Confused about how to administer nasal spray? This video can help.

How to Give Nasal Spray
How to Give Nasal Spray
How to Give Nasal Spray

Images courtesy of Valeant Pharmaceuticals North America LLC and Simply Saline, respectively. 

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Disney Junior’s Free “Pirate and Princess” Events Will Feature Sofia and Jake Encouraging Kids to Do Good Deeds

Thursday, June 19th, 2014

Pirates and princesses may conjure images of make-believe lives, but Disney Junior’s “Pirate and Princess: Power of Doing Good” event encourages kids to tackle real-world issues in collaboration with the ASPCA, Youth Service America (YSA), the National Wildlife Federation, and First Book.

The tour, which is part of Disney’s Summer of Service, is focused on “engaging kids and parents in activities that not only highlight community service but also empower them to take these learnings and continue the work amongst their friends, families, and neighbors,” said Nancy Kanter, Executive Vice President, Original Programming and General Manager, Disney Junior Worldwide, in a Disney Junior press release. Activities will incorporate the shows Sofia the First and Jake and the Never Land Pirates.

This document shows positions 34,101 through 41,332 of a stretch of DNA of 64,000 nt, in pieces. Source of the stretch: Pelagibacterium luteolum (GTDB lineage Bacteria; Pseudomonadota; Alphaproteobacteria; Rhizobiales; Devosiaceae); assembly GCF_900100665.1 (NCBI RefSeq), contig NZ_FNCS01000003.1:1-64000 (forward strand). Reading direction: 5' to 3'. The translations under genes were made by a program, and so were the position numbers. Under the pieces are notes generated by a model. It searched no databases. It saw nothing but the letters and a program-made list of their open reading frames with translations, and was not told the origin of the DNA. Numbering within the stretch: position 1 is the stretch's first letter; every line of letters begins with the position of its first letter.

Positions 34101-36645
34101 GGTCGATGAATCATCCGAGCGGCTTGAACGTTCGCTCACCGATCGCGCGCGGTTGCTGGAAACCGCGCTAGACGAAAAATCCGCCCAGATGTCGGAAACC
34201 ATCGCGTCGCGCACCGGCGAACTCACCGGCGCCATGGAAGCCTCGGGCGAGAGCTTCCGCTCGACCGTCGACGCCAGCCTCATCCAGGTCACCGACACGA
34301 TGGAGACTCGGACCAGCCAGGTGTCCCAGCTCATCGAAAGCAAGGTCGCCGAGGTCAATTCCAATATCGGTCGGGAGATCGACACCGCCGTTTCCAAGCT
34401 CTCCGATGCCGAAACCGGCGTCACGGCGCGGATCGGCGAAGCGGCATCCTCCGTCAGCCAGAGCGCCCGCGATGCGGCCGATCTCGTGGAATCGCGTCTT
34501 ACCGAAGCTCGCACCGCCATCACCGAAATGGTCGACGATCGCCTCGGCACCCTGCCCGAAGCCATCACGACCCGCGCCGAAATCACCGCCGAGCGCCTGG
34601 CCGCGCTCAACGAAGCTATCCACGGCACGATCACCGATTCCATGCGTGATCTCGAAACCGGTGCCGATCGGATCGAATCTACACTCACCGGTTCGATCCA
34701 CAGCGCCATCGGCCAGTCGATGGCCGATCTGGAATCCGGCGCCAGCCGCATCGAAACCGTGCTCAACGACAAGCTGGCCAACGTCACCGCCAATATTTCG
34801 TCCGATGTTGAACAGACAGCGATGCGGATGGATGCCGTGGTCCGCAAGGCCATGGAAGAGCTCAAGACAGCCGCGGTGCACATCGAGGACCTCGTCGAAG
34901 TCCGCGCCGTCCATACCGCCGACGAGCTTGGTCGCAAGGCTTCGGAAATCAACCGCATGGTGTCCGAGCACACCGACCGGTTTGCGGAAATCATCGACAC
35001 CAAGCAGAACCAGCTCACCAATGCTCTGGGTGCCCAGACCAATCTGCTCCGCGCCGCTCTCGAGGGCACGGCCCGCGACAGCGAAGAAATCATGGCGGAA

The event will come to seven cities: Philadelphia, Washington DC, New York City, Chicago, Houston, San Francisco, and Los Angeles. Check out the schedule and sign up for your free tickets!

Whether or not the tour will visit your area, you can still check out the related family activities to complete at home. If you and your kids decide to make a pledge of service, share your efforts on social media using the hashtag #PowerofDoingGood.

If your kiddo can’t get enough of all things pirate, she’ll love these creative cupcakes!

How to Make Pirate Cupcakes
How to Make Pirate Cupcakes
How to Make Pirate Cupcakes

Photo credit: Disney Junior 

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Celebrate International Picnic Day with These Festive Baby Outfits!

Tuesday, June 17th, 2014

This Wednesday, June 18, is International Picnic Day! Be sure to pack up some snacks (watermelon, for one, is a must!) to enjoy outside on this summer day. Meanwhile, get in the mood with these picnic-inspired outfits. Click the images to shop!

Baby will be the most festive guest at the picnic table when she shows up in this adorable one-piece from Kickee Pants. 

Nothing says picnic like a good old-fashioned pair of Levi’s overalls.